Ashmore Estates repurposed under new ownership


Katie Smith, Online Editor

The haunted attractions traditionally made available at Ashmore Estates in the month of October will no longer be provided due to increasingly strict Illinois laws regulating haunted houses.

However, the building will remain open for tours and paranormal investigations, current owner Robbin Terry said.

Terry purchased the building in May, despite significant damage to the roof and support beams after a 2013 storm with winds between 80-100 mph tore through the town.

“I came over in April and looked at it and it was a mess. They were doing a haunted attraction and they had stuff everywhere,” he said.

Rather than opening its doors as a haunted attraction, Terry will screen movies, give tours, and have an open investigation on Halloween, in addition to the tours and investigations available through Terry on a regular basis.

Terry said a force beyond his understanding compelled him to make the purchase.

“I went through. I just felt like there was something pulling at my arms saying, ‘Buy this; help us,’” he said. “It wasn’t necessarily the spirits, they don’t need any help – it was the building.”

Earlier in the year, visitors to the building became ill with histoplasmosis, a respiratory infection that develops after inhaling fungus spores found in bird feces. Terry attributes any related cases of the infection to a pigeon inhabitance present before he purchased the building.

“When I bought it there was no roof on the back. The birds would fly in and out the back. It was like a freeway,” Terry said.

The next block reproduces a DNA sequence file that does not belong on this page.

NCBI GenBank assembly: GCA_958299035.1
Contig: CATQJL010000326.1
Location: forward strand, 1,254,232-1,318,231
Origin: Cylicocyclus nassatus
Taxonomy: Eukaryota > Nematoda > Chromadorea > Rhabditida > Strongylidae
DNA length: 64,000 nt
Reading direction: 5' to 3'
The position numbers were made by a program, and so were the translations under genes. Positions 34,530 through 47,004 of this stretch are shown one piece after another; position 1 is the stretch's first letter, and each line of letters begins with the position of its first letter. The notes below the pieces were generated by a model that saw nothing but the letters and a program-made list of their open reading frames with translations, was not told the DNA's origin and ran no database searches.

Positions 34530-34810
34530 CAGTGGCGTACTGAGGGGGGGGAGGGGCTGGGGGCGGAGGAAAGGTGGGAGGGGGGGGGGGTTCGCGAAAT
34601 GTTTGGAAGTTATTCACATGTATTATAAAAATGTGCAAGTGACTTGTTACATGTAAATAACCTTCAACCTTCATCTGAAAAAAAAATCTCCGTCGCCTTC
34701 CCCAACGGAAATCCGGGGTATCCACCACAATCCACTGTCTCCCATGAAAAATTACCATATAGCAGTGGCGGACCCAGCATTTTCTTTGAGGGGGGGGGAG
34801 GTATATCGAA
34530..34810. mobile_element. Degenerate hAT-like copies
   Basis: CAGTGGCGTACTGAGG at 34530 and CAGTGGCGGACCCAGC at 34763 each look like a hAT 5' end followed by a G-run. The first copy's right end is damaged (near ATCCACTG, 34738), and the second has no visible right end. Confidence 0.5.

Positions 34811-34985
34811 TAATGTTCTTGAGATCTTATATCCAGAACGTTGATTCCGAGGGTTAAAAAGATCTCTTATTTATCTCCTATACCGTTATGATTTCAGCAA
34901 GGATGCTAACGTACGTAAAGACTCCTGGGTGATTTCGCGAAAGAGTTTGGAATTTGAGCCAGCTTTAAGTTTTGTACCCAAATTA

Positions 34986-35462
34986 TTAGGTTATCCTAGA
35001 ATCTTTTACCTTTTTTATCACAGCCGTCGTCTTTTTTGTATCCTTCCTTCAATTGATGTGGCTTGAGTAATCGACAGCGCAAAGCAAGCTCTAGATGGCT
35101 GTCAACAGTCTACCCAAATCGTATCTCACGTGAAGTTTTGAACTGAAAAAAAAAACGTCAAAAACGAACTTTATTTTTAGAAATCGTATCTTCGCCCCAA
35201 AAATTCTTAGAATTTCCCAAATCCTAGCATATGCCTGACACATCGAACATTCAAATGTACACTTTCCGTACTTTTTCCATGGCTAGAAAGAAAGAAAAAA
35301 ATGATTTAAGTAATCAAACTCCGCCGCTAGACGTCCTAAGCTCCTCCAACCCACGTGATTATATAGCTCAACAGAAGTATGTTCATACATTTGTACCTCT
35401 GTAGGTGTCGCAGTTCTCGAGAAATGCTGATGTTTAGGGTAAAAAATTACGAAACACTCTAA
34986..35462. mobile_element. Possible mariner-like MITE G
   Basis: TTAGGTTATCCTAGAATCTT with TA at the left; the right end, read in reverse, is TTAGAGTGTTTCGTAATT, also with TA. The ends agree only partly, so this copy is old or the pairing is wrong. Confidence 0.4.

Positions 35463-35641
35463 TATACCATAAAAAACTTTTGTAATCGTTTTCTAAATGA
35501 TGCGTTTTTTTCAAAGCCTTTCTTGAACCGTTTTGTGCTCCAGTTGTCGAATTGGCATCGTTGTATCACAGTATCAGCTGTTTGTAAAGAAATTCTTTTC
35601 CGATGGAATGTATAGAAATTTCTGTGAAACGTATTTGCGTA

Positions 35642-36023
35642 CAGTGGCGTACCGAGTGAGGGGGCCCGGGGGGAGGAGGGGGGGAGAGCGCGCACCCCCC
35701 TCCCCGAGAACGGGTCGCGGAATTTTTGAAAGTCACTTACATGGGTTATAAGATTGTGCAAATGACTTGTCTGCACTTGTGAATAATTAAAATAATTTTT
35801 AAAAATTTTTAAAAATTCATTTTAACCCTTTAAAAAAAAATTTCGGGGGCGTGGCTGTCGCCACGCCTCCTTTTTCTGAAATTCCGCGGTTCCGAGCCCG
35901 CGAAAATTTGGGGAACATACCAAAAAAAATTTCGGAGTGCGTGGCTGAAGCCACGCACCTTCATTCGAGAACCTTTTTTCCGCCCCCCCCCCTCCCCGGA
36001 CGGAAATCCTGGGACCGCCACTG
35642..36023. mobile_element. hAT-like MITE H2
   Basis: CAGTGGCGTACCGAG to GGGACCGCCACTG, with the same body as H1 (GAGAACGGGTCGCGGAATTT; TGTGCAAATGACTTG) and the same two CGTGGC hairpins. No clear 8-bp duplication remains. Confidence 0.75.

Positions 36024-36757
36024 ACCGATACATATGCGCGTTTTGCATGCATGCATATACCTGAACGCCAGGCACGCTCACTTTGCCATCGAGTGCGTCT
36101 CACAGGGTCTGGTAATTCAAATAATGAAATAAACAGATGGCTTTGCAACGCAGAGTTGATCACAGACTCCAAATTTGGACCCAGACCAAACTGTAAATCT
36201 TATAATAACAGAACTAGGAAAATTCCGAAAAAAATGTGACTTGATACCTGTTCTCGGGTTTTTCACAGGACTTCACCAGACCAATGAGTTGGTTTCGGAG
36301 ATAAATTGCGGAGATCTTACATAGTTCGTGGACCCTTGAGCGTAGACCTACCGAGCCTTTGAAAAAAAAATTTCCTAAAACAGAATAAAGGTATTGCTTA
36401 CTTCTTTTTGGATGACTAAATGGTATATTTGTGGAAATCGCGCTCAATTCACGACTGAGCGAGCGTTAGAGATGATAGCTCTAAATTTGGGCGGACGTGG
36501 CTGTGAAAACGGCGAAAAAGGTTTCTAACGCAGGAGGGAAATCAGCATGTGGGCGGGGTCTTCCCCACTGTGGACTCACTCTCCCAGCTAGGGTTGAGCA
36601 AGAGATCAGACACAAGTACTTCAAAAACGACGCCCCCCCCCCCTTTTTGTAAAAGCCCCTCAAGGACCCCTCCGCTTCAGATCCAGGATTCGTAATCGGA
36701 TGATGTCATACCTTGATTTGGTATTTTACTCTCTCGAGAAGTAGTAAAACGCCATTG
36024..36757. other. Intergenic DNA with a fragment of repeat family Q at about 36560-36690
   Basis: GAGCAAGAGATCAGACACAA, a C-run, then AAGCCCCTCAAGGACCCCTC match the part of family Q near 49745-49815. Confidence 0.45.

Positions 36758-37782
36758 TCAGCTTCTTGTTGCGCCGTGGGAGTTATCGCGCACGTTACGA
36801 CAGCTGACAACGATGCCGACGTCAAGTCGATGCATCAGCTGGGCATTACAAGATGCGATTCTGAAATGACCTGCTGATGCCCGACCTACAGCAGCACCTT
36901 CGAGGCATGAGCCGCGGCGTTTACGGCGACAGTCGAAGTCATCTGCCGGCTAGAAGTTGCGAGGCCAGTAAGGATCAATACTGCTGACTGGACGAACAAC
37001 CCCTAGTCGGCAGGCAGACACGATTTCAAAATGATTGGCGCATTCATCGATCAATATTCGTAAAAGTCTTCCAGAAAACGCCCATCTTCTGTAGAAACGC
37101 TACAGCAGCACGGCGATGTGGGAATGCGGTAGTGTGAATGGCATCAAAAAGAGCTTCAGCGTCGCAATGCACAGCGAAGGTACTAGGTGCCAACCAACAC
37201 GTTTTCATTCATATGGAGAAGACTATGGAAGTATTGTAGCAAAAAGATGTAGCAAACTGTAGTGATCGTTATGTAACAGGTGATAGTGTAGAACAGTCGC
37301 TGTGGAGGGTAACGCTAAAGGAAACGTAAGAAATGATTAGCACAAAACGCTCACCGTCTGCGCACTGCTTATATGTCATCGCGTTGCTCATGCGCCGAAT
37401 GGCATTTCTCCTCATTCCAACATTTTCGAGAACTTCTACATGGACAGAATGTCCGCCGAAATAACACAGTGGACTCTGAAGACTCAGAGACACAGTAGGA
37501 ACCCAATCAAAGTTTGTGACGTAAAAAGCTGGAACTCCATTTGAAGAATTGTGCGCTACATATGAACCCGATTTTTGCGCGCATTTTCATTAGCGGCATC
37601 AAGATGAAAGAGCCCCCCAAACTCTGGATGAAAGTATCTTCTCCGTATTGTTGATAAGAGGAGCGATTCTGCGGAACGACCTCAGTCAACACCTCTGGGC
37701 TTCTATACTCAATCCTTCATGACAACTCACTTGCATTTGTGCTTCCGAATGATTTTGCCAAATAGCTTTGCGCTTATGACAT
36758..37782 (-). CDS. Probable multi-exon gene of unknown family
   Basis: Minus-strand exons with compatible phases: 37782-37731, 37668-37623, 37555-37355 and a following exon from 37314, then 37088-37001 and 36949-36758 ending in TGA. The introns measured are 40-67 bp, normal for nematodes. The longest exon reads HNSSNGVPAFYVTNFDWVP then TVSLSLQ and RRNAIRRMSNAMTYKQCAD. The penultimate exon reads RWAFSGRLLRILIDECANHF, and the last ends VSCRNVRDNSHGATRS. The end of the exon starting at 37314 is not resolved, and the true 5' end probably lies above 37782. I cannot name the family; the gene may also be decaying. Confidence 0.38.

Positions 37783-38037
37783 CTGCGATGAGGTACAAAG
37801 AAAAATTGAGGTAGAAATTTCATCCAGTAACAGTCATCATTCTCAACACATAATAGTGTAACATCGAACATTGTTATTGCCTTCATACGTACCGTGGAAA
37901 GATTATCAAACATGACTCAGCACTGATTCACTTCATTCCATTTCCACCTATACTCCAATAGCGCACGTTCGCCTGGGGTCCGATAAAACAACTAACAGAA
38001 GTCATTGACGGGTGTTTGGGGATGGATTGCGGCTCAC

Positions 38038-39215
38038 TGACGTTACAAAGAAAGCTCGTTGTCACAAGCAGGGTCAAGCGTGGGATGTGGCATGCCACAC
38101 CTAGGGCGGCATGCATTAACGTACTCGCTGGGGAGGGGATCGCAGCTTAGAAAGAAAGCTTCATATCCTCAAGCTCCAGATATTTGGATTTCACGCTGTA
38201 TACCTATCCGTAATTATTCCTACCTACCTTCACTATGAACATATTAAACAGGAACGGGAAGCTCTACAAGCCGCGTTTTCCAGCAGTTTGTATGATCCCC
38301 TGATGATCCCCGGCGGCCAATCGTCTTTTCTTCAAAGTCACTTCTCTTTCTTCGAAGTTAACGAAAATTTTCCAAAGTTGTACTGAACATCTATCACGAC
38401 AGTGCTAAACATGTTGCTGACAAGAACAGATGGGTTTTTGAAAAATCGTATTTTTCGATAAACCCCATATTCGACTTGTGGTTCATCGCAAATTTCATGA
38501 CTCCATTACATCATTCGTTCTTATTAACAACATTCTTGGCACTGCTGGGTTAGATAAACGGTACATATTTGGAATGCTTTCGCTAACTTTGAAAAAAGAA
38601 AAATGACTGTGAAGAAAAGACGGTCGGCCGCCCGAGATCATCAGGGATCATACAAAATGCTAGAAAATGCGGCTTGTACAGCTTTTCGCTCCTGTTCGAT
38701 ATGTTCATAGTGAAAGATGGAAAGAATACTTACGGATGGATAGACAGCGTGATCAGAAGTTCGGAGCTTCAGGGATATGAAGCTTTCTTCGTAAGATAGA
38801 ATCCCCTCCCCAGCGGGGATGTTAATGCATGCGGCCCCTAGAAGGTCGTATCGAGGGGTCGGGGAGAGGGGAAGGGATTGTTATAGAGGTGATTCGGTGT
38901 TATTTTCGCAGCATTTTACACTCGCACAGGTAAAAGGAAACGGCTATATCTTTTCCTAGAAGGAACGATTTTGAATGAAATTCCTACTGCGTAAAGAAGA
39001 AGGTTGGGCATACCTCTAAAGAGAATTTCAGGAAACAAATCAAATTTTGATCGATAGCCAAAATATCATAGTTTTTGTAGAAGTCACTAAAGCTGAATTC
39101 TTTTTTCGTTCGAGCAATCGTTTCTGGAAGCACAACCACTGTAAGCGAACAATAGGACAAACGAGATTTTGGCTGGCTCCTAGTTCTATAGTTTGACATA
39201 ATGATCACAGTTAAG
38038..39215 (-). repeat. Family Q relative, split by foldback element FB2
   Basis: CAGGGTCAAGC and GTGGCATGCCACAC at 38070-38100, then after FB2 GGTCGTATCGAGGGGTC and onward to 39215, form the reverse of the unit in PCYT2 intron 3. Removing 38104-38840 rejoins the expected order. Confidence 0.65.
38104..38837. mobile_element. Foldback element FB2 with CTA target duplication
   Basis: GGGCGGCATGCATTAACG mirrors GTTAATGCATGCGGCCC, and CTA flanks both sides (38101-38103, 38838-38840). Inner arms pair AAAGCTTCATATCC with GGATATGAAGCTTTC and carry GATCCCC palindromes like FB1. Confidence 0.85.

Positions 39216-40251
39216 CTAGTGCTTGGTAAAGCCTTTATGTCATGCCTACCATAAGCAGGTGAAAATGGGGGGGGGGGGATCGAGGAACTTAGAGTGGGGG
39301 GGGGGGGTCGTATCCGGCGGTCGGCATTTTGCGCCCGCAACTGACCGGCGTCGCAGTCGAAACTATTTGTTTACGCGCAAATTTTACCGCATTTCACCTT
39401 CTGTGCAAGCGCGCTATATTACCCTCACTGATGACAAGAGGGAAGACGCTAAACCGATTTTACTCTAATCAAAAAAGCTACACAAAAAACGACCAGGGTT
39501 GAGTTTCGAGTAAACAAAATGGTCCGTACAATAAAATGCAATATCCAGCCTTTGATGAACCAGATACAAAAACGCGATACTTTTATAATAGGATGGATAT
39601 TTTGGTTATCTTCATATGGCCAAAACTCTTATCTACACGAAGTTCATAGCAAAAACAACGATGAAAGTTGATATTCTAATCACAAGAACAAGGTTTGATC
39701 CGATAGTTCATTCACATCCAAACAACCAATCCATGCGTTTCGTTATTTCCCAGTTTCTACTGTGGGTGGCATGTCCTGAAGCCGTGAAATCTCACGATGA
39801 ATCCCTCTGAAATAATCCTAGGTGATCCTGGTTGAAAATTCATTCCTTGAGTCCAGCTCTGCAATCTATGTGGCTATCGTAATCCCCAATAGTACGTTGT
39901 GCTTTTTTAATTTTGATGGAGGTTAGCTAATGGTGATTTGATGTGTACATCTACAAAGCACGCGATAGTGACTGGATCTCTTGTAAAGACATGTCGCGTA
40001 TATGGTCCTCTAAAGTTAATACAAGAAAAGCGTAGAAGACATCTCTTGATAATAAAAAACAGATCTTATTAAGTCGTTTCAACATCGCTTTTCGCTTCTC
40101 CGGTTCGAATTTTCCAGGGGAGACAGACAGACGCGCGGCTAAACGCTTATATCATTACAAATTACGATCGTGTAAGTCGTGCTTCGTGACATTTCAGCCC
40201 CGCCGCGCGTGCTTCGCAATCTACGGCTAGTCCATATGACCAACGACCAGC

For 10 years the building only had one installed window.

“We cleaned the whole place out,” he said. “Since then we’ve had probably 300 or more people through the building and we haven’t had a problem.”

Terry has spent every weekend at the building since he purchased it in May, making repairs including new siding, doors, windows and roofing.

Physical renovation was only part Terry’s responsibility for Ashmore Estates, he said.

A believer in the spiritual world, Terry hopes to complete his repairs while remaining respectful of any lives that were lost during the building’s day as a poor house and asylum.

“We’re trying to put it back to the way it was when they were here,” he said.

“When I bought it there was no doubt in my mind. I was not even thinking about opening it up as a haunted attraction.”

Terry began his process by removing disrespectful graffiti left over from the building’s time as a haunted attraction.

“The graffiti on some of the walls in here, like the word die, I found some of them and painted over them because I think that is disrespectful,” he said. “Those people — they have passed away.”

Katie Smith can be reached at 581-2812 or [email protected]